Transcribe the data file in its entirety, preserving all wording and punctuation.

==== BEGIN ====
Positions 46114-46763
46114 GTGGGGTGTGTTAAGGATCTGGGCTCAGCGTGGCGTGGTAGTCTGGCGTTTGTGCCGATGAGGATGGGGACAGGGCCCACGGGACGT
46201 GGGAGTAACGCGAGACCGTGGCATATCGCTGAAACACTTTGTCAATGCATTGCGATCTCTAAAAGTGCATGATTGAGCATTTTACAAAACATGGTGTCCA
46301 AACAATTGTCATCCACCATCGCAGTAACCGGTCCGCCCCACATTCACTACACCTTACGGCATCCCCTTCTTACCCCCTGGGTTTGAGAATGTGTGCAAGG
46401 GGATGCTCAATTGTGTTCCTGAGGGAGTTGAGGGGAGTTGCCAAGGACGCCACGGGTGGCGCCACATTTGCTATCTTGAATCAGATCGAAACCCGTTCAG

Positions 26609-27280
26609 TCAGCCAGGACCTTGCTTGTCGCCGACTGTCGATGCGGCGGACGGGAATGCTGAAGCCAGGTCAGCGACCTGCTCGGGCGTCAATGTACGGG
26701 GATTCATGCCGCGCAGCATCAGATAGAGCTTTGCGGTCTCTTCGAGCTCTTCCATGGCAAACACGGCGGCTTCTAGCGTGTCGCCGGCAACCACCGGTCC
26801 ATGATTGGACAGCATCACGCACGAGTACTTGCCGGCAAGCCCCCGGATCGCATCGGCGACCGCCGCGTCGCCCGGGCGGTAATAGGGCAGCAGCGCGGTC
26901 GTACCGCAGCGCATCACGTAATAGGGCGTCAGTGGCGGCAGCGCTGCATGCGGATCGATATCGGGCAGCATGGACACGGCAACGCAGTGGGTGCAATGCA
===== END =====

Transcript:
Positions 46114-46763
46114 GTGGGGTGTGTTAAGGATCTGGGCTCAGCGTGGCGTGGTAGTCTGGCGTTTGTGCCGATGAGGATGGGGACAGGGCCCACGGGACGT
46201 GGGAGTAACGCGAGACCGTGGCATATCGCTGAAACACTTTGTCAATGCATTGCGATCTCTAAAAGTGCATGATTGAGCATTTTACAAAACATGGTGTCCA
46301 AACAATTGTCATCCACCATCGCAGTAACCGGTCCGCCCCACATTCACTACACCTTACGGCATCCCCTTCTTACCCCCTGGGTTTGAGAATGTGTGCAAGG
46401 GGATGCTCAATTGTGTTCCTGAGGGAGTTGAGGGGAGTTGCCAAGGACGCCACGGGTGGCGCCACATTTGCTATCTTGAATCAGATCGAAACCCGTTCAG

Positions 26609-27280
26609 TCAGCCAGGACCTTGCTTGTCGCCGACTGTCGATGCGGCGGACGGGAATGCTGAAGCCAGGTCAGCGACCTGCTCGGGCGTCAATGTACGGG
26701 GATTCATGCCGCGCAGCATCAGATAGAGCTTTGCGGTCTCTTCGAGCTCTTCCATGGCAAACACGGCGGCTTCTAGCGTGTCGCCGGCAACCACCGGTCC
26801 ATGATTGGACAGCATCACGCACGAGTACTTGCCGGCAAGCCCCCGGATCGCATCGGCGACCGCCGCGTCGCCCGGGCGGTAATAGGGCAGCAGCGCGGTC
26901 GTACCGCAGCGCATCACGTAATAGGGCGTCAGTGGCGGCAGCGCTGCATGCGGATCGATATCGGGCAGCATGGACACGGCAACGCAGTGGGTGCAATGCA